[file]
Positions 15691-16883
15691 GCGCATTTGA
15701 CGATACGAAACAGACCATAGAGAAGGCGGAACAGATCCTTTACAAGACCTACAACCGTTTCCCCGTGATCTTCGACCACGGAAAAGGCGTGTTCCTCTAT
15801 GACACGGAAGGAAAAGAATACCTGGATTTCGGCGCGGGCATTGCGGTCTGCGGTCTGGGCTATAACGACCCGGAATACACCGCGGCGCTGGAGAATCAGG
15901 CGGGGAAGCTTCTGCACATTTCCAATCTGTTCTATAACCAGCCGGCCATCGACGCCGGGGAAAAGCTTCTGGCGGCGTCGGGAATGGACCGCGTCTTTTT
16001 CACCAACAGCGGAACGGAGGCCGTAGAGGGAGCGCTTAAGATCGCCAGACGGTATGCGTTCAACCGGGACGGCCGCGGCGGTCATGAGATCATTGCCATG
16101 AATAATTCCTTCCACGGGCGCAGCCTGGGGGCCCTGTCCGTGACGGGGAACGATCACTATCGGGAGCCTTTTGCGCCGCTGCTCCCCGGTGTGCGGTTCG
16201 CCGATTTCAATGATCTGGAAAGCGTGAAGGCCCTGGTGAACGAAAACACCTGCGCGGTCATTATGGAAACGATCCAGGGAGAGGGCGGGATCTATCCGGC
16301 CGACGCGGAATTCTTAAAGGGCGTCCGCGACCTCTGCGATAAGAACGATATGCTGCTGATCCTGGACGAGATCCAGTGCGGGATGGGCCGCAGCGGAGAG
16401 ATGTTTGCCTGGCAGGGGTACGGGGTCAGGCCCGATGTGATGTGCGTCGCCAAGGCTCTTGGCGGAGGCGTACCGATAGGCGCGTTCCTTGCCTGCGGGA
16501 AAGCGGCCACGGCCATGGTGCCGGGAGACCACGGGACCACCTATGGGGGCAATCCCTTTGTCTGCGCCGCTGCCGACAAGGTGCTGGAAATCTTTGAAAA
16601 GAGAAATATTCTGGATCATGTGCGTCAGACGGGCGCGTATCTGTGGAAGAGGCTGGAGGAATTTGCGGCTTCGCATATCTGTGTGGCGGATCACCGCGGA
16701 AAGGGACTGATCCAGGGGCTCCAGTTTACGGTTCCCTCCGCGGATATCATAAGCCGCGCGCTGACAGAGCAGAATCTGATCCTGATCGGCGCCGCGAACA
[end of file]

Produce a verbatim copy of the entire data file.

Positions 15691-16883
15691 GCGCATTTGA
15701 CGATACGAAACAGACCATAGAGAAGGCGGAACAGATCCTTTACAAGACCTACAACCGTTTCCCCGTGATCTTCGACCACGGAAAAGGCGTGTTCCTCTAT
15801 GACACGGAAGGAAAAGAATACCTGGATTTCGGCGCGGGCATTGCGGTCTGCGGTCTGGGCTATAACGACCCGGAATACACCGCGGCGCTGGAGAATCAGG
15901 CGGGGAAGCTTCTGCACATTTCCAATCTGTTCTATAACCAGCCGGCCATCGACGCCGGGGAAAAGCTTCTGGCGGCGTCGGGAATGGACCGCGTCTTTTT
16001 CACCAACAGCGGAACGGAGGCCGTAGAGGGAGCGCTTAAGATCGCCAGACGGTATGCGTTCAACCGGGACGGCCGCGGCGGTCATGAGATCATTGCCATG
16101 AATAATTCCTTCCACGGGCGCAGCCTGGGGGCCCTGTCCGTGACGGGGAACGATCACTATCGGGAGCCTTTTGCGCCGCTGCTCCCCGGTGTGCGGTTCG
16201 CCGATTTCAATGATCTGGAAAGCGTGAAGGCCCTGGTGAACGAAAACACCTGCGCGGTCATTATGGAAACGATCCAGGGAGAGGGCGGGATCTATCCGGC
16301 CGACGCGGAATTCTTAAAGGGCGTCCGCGACCTCTGCGATAAGAACGATATGCTGCTGATCCTGGACGAGATCCAGTGCGGGATGGGCCGCAGCGGAGAG
16401 ATGTTTGCCTGGCAGGGGTACGGGGTCAGGCCCGATGTGATGTGCGTCGCCAAGGCTCTTGGCGGAGGCGTACCGATAGGCGCGTTCCTTGCCTGCGGGA
16501 AAGCGGCCACGGCCATGGTGCCGGGAGACCACGGGACCACCTATGGGGGCAATCCCTTTGTCTGCGCCGCTGCCGACAAGGTGCTGGAAATCTTTGAAAA
16601 GAGAAATATTCTGGATCATGTGCGTCAGACGGGCGCGTATCTGTGGAAGAGGCTGGAGGAATTTGCGGCTTCGCATATCTGTGTGGCGGATCACCGCGGA
16701 AAGGGACTGATCCAGGGGCTCCAGTTTACGGTTCCCTCCGCGGATATCATAAGCCGCGCGCTGACAGAGCAGAATCTGATCCTGATCGGCGCCGCGAACA